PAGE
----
Set in post-Vietnam war America in the 1960s, Bad Times At The El Royale is a crime thriller reminiscent of the neo-noir classic Pulp Fiction but with a touch of modern cinema. Director-writer Drew Goddard, who wrote box office successes (The Martian, Cloverfield) and made his directorial debut with Cabin In The Woods, brings a hint of it to El Royale but is by no means derivative.
Starring multiple Academy Award nominee Jeff Bridges (True Grit, Hell Or High Water) as a shady priest, Father Flynn, and singer and break-out actress Cynthia Erivo as a cast-out singer, Darlene, the movie goes in directions that will constantly catch you off guard throughout the lengthy but engaging 142 minutes.
The movie starts off with a long, wide one-shot of the interior of a motel room as a suspicious man enters, turns on the radio, and hides a huge duffel bag under the floor — all while 26 Miles by The Four Preps plays in the background as he rhythmically removes and hammers back the floorboards.
The film cuts to 10 years later where Father Flynn and Darlene meet and are promptly joined by a few other characters. Jon Hamm plays an over-the-top cocky vacuum cleaner salesman, Dakota Johnson is an uncouth but stunningly pretty hippie, and Lewis Pullman portrays El Royale’s everything-manager.
That’s where the movie starts going in multiple forks, slowly unravelling the mystery behind the deserted motel and secrets of our characters. El Royale is one of those movies where your full concentration is infinitely rewarding — director Drew Goddard plants subtle clues in almost every scene and those with an eye for detail and a decent memory will enjoy it all the more.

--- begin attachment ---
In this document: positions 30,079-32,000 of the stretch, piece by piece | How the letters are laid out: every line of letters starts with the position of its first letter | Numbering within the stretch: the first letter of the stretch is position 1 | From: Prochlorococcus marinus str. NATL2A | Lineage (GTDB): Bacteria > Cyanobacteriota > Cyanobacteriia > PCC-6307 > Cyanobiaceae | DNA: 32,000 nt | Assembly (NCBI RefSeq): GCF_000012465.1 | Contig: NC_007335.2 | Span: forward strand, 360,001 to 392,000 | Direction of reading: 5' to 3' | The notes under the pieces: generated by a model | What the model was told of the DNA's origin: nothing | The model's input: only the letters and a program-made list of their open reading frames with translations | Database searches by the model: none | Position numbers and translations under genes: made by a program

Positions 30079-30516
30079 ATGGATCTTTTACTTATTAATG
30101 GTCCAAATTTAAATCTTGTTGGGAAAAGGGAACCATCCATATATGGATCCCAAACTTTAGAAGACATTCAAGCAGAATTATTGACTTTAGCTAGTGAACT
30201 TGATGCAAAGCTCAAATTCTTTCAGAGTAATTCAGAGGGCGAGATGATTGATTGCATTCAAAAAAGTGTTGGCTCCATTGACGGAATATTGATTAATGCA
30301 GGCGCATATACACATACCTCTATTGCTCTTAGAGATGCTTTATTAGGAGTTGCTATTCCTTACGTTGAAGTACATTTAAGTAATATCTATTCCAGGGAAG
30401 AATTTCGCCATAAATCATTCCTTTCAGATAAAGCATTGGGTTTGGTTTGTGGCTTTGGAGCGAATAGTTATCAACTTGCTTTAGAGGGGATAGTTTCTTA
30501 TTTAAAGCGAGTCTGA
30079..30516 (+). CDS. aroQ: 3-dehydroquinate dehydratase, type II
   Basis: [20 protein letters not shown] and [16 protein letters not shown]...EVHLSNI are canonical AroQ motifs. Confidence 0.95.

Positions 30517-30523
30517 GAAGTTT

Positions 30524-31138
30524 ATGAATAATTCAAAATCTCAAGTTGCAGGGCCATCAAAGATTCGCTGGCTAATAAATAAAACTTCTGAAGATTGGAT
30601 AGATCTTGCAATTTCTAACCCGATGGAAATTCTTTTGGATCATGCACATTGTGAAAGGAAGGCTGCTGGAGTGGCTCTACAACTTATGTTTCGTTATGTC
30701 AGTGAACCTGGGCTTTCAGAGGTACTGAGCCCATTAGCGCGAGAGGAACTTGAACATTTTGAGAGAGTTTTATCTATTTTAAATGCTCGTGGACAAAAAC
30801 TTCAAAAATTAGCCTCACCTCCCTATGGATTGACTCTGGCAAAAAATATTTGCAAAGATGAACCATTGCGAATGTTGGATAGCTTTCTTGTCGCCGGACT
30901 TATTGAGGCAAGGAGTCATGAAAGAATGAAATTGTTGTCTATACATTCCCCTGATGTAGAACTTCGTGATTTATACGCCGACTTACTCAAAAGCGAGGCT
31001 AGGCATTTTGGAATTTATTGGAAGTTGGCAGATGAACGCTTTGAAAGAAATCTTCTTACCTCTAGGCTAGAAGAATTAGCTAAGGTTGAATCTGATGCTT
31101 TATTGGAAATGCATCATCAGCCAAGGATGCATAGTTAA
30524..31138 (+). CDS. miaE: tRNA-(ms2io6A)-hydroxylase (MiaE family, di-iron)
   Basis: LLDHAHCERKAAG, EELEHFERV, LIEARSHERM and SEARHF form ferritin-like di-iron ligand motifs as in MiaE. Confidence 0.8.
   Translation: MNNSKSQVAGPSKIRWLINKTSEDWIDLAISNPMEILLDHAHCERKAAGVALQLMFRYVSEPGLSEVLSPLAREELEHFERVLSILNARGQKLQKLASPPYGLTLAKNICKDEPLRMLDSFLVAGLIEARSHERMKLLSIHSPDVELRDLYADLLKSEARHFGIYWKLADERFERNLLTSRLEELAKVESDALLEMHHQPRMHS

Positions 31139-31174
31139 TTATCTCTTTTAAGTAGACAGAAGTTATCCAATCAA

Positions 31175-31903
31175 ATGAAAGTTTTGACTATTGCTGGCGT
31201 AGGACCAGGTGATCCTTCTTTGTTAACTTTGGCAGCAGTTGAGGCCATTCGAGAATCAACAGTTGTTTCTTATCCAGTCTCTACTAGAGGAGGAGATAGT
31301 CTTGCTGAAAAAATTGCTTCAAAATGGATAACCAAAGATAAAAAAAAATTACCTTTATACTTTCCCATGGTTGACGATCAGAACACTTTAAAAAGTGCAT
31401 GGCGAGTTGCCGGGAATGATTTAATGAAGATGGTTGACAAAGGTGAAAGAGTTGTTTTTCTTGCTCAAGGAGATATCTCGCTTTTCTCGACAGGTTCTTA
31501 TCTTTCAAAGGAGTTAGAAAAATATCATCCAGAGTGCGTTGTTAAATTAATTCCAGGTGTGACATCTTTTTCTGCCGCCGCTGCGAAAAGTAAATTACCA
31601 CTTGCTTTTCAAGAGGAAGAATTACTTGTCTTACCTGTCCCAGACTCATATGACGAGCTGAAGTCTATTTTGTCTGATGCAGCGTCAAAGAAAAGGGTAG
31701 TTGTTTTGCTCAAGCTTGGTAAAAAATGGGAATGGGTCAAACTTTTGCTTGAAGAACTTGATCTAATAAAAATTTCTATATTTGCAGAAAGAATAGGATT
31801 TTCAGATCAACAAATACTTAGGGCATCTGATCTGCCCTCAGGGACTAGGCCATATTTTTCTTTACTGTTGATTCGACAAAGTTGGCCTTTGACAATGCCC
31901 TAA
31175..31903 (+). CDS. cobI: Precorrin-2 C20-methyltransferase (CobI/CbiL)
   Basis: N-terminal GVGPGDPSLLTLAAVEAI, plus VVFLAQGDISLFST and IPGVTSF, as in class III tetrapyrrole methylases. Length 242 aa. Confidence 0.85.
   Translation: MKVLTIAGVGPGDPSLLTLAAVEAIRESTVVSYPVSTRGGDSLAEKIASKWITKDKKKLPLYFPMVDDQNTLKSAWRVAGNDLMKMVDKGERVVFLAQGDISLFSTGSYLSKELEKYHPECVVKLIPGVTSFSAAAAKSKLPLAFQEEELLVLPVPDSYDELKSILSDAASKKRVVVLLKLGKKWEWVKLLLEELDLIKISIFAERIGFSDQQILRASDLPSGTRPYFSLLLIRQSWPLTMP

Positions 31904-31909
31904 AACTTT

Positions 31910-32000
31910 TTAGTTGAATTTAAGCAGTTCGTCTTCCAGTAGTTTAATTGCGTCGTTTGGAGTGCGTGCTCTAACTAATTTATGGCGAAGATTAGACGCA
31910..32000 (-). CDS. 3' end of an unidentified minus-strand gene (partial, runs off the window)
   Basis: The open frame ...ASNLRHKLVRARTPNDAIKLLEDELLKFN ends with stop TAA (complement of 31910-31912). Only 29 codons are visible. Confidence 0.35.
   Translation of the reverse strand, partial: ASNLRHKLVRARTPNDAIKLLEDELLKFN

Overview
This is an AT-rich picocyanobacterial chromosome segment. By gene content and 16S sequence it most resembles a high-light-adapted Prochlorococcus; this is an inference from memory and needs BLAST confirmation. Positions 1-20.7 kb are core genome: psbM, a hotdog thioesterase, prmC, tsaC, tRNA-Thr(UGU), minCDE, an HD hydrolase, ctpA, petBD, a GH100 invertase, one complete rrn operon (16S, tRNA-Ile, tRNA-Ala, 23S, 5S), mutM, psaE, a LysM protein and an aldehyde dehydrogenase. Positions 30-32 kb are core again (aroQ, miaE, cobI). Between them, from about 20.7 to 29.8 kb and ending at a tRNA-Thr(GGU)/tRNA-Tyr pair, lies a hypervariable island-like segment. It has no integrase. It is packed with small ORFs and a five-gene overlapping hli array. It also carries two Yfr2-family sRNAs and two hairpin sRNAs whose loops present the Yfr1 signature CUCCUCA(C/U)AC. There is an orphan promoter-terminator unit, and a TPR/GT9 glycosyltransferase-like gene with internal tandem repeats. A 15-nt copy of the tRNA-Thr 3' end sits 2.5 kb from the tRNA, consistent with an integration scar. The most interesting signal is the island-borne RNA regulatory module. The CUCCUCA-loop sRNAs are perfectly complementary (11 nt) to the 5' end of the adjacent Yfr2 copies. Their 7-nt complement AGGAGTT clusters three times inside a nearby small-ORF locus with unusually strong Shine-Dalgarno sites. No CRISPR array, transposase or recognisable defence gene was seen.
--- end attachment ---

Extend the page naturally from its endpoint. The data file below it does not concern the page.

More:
What makes El Royale special is how it does what classic crime noirs did well — much of the story is told without dialogue and instead relies a lot on observing the characters’ expressions and actions and masterfully staged shots. Goddard makes use of almost every camera angle in the playbook to maximum effectiveness.
Appearing only in the second half is Chris Hemsworth (Avengers) in a rare portrayal of a villain character, playing a Charles Manson cult leader with extraordinarily toned abs. He’s accompanied by ‘Boots’ (Cailee Spaeny), Johnson’s younger sister who’s obsessed with him and wears one too many creepy and chilling blank stares.
There’s nothing else that can be said about the movie and characters without spoiling a major plot point. And trust us, you’ll want to walk into El Royale completely blind to the story, as did our characters.
Summary: Buckle up for an exhilarating ride of shocking revelations and cathartic dialogue nailed by phenomenal performances.
RATING: 3.5 out of 5 stars
– Vance Wong